Palestinian leader urges world powers to replace US in peace talks

Mahmoud Abbas said Washington could no longer be an honest broker after the decision to recognize Jerusalem as Israel’s capital. (AFP)
Updated 21 February 2018

Palestinian leader urges world powers to replace US in peace talks

UNITED NATIONS: In a highly visible snub to the Trump administration, Palestinian President Mahmoud Abbas called for an alternative to US-mediated negotiations with Israel during a rare address to the UN Security Council on Tuesday.

Abbas urged other world powers to step in and facilitate peace talks, saying that Washington could no longer play an honest broker after President Donald Trump’s December 6 bombshell decision to recognise Jerusalem as Israel’s capital.

“The United States has contradicted itself and contradicted its own commitments and has violated international law and the relevant resolutions with its decision regarding Jerusalem,” Abbas said in an impassioned, 33-minute address to the top UN body.

“Therefore, to solve the Palestine question, it is essential to establish a multi-lateral international mechanism emanating from an international conference and in line with international law and the relevant resolutions.”

Abbas and his allies were left furious in December when US President Donald Trump reversed decades of US policy to recognize Jerusalem as Israel’s capital and set in motion the process of moving the US embassy from Tel Aviv.

He called for an international conference by mid-2018 to replace US-led mediation efforts. It would involve Palestinians, Israelis and the permanent UN Security Council members – the US, Britain, France, Russia and China – as well as the European Union and the UN, he said.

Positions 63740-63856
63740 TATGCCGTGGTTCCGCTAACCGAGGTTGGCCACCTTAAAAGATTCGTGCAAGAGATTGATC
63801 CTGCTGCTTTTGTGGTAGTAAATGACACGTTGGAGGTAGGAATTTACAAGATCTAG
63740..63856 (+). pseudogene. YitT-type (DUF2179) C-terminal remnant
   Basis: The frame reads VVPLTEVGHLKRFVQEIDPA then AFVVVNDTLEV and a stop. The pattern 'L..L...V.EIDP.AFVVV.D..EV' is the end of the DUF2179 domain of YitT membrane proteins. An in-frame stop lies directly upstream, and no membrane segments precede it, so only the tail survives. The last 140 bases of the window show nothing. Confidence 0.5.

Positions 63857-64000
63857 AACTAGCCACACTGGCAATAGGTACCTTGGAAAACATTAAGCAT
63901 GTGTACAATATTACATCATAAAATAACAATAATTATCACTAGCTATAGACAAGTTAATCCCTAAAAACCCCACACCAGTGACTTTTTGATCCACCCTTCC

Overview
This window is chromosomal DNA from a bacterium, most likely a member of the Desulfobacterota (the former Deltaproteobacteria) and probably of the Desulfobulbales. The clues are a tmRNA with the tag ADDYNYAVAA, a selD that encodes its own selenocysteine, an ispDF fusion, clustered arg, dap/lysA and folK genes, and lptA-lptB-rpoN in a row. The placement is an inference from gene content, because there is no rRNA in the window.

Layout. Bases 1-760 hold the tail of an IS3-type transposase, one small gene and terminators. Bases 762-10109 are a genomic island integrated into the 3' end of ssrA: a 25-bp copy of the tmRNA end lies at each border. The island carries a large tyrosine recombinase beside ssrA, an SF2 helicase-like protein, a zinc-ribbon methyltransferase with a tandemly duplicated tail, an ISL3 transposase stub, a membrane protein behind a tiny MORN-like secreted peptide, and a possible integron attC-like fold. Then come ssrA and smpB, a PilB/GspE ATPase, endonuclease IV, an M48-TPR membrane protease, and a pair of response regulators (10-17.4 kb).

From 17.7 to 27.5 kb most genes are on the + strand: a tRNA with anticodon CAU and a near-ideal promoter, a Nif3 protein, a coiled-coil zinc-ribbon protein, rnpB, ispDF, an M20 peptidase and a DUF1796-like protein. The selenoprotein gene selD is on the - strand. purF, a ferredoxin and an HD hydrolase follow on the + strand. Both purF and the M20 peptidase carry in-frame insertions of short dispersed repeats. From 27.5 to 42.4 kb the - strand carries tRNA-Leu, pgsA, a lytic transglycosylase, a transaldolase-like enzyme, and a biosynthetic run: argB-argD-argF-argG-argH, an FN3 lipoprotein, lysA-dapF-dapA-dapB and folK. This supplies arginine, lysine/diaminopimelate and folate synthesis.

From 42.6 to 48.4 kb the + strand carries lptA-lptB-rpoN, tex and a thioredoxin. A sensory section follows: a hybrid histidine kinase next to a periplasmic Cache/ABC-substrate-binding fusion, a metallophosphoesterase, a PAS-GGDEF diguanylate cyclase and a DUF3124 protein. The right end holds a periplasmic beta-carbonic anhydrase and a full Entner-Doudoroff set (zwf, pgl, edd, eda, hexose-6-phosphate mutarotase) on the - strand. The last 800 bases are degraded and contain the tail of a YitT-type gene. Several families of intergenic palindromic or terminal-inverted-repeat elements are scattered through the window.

That confab should welcome Palestine as a full UN member, with lands based on the borders prevailing before the 1967 war, when Israel captured the West Bank and Gaza. Abbas also called for a U-turn on Trump’s Jerusalem decision and “halting transfer of the US embassy” there.

Arab News approached experts for their assessment of Abbas’ speech and his bid to “internationalize” the peace process. They warned that Middle Eastern geopolitics was becoming ever-more unfavourable to the Palestinian cause.

Jonathan Cristol, a scholar at the World Policy Institute, a think tank, said Abbas likely found sympathetic ears in the chamber, but that would not change Washington’s drive for a peace deal that would likely hurt Palestinians.

“In part, Abbas came to the UN because he expected to find more support among non-regional actors than within his own region, where concerns about Iran, combined with the wars in Syria and Yemen, make the Palestinian issue a more marginal factor,” Cristol told Arab News.

In an emailed statement to Arab News, Diana Buttu, a former advisor to Abbas, warned her former boss that calls for an international conference would “never lead to Palestinian freedom” and called for a policy re-think in Ramallah.

“What Abbas should instead be doing is signing onto the grassroots, global boycott, divestment and sanctions movement to apply pressure on Israel to respect Palestinian rights and harnessing the immense untapped power of the Palestinian people to engage on widespread popular resistance to Israel’s half-century-old military rule,” Buttu said.